By Stephen M. Flatow/JNS.org
Anybody who thought the new Jerusalem bureau chief of The New York Times would be any less pro-Palestinian than his predecessor was sadly mistaken.
Ian Fisher replaced Peter Baker as head of The Times’s Jerusalem bureau in January. Many of Fisher’s articles in recent months have been slanted against Israel, but his coverage of the lynching attempt in the Palestinian Arab village of Hawara May 18 was the worst so far.
The facts of the Hawara episode are well-documented in a graphic video that can be seen on YouTube. Arabs waving PLO flags and anti-Israel placards gather in the center of the town and begin shouting slogans. An Israeli civilian automobile—easily distinguished by the color of its license plate—happens to drive by. The sight of a Jew fills the mob with bloodlust. They surround the car and begin hurling large rocks at it.
In the video, you can see a Palestinian Red Crescent ambulance blocking the Israeli car from advancing. The driver of the ambulance later claimed he was trying to navigate around the mob. That’s an obvious lie. You can see the ambulance has stopped in front of the Israeli car, and is not moving at all as the rock-throwers try to murder the Israeli driver.
If the Israeli motorist had not defended himself, he would surely have ended up like Amnon Pomerantz, who took a wrong turn into the Gaza town of El-Bureij in September 1990. Palestinian rock-throwers attacked. Pomerantz didn’t (or wasn’t able to) shoot quickly enough. The mob stoned him until he was unconscious, and then set his car on fire, burning him to death.
The driver in Hawara May 18 shot back at the Arabs who were trying to murder him. One of the rock-throwers was killed, and a Palestinian photographer who works for The Associated Press was lightly wounded in his hand.
In Ian Fisher’s version in The New York Times, however, everything is upside down.
Here’s how Fisher’s article began: “An Israeli settler whose car was caught up in a pro-Palestinian street demonstration in the West Bank on Thursday opened fire on the protesters, killing a 23-year-old Palestinian man and wounding a news photographer.”
So right from the start, the reader is misled into believing that the “protesters” were peaceful. No rocks are mentioned. No threat to the Israeli driver’s life is acknowledged. His car was “caught up” in a “demonstration,” and he “opened fire on the protesters.” Sounds almost like Tiananmen Square.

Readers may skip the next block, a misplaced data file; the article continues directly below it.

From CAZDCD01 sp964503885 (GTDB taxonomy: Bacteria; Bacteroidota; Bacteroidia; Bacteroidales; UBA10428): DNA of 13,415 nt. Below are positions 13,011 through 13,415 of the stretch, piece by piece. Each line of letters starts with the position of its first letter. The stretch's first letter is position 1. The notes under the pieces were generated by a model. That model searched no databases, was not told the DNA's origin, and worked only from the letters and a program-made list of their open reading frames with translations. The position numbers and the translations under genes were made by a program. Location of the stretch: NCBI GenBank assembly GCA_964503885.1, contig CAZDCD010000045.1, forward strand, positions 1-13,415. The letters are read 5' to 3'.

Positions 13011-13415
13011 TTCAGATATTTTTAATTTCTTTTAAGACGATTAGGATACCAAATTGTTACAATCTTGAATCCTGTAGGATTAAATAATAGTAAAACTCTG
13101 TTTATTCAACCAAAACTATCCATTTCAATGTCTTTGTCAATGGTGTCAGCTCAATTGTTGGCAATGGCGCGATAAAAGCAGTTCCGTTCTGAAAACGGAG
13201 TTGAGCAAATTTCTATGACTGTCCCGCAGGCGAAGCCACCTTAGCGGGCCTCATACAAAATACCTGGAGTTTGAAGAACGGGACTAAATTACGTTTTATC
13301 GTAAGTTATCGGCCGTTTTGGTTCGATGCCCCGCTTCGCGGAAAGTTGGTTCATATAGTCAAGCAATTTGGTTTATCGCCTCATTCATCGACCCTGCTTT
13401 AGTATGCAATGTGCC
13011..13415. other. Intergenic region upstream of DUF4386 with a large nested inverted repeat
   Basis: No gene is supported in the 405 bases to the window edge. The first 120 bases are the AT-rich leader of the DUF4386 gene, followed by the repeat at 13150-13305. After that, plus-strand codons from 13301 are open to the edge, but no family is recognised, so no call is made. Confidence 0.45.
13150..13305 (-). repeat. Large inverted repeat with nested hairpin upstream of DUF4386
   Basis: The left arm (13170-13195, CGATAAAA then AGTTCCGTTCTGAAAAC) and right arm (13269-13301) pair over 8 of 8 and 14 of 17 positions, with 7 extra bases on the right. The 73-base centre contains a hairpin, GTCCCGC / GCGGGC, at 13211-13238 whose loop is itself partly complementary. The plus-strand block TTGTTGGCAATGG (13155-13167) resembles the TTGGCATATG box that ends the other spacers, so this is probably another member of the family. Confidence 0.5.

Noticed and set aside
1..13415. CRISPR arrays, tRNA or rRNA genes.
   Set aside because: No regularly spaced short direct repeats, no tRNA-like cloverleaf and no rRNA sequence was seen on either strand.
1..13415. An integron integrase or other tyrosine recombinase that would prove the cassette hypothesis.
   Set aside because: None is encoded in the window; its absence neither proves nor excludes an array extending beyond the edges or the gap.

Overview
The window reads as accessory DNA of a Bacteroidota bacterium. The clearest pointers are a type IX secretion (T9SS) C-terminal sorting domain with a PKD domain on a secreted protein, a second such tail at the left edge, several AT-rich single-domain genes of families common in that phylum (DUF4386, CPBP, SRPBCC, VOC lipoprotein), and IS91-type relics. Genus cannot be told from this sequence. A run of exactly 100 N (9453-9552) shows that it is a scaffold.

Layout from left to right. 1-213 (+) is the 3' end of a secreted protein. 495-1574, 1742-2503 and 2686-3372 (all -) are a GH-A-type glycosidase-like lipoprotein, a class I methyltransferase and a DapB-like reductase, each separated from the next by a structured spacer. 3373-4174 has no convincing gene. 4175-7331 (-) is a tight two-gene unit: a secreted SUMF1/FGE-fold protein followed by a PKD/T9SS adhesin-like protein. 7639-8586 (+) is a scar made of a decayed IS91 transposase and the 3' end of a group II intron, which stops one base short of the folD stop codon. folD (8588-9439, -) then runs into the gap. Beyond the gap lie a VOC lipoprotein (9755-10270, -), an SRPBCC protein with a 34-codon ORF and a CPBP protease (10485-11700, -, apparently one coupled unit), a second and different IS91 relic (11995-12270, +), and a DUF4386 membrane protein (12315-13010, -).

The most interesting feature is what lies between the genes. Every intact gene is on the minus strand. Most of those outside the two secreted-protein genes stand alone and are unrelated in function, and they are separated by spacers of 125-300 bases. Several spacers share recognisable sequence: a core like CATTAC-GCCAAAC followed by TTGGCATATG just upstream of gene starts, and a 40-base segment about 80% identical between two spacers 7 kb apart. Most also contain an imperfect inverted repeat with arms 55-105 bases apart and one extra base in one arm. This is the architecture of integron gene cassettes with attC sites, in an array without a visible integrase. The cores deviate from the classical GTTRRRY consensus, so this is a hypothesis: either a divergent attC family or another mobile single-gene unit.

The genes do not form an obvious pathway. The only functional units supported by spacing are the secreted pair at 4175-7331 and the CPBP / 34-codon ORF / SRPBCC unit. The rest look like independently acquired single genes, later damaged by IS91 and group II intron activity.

The reader moves on to the second paragraph—still no mention of the rocks. Fisher reports only that “the protest…was one of several marred by violence recently.” You would think that it was the Israelis who were the aggressors, “marring” innocent Palestinian rallies with their Jewish violence.
Deep in the third paragraph, Fisher refers in passing to Palestinians who were “throwing stones” at a different protest the day before.
Finally, in paragraph five, Fisher mentions the rocks that were thrown in Hawara—but only after dressing the rock-throwing in moral equivalency. It was “a battle of blame,” Fisher announces. Even though he is supposed to be a reporter investigating the circumstances, Fisher is somehow unable to determine which side is actually to blame.
On the one hand, according to Fisher, “Israelis pointed to video images showing the settler’s car…being pounded by rocks and surrounded by dozens of demonstrators.” But “for their part, Palestinians accused the settler of firing needlessly when the Israeli Army was already dispersing the crowd,” he writes.
It would have been easy for Fisher to have learned that, in fact, the army did not arrive until after the Israeli was nearly lynched and shot in self-defense—in other words, that the Palestinian version was a lie. But acknowledging this fact would have contradicted Fisher’s entire both-sides-are-to-blame narrative.
At least 14 Israelis (including two Israeli Arabs mistaken for Jews) have been stoned to death by Palestinians since the 1980s. It was only by a miracle that they did not claim a 15th victim in Hawara May 18. But you wouldn’t know that from reading Fisher’s fairy tale-account in The New York Times.
Stephen M. Flatow, a vice president of the Religious Zionists of America, is an attorney in New Jersey. He is the father of Alisa Flatow, who was murdered in an Iranian-sponsored Palestinian terrorist attack in 1995.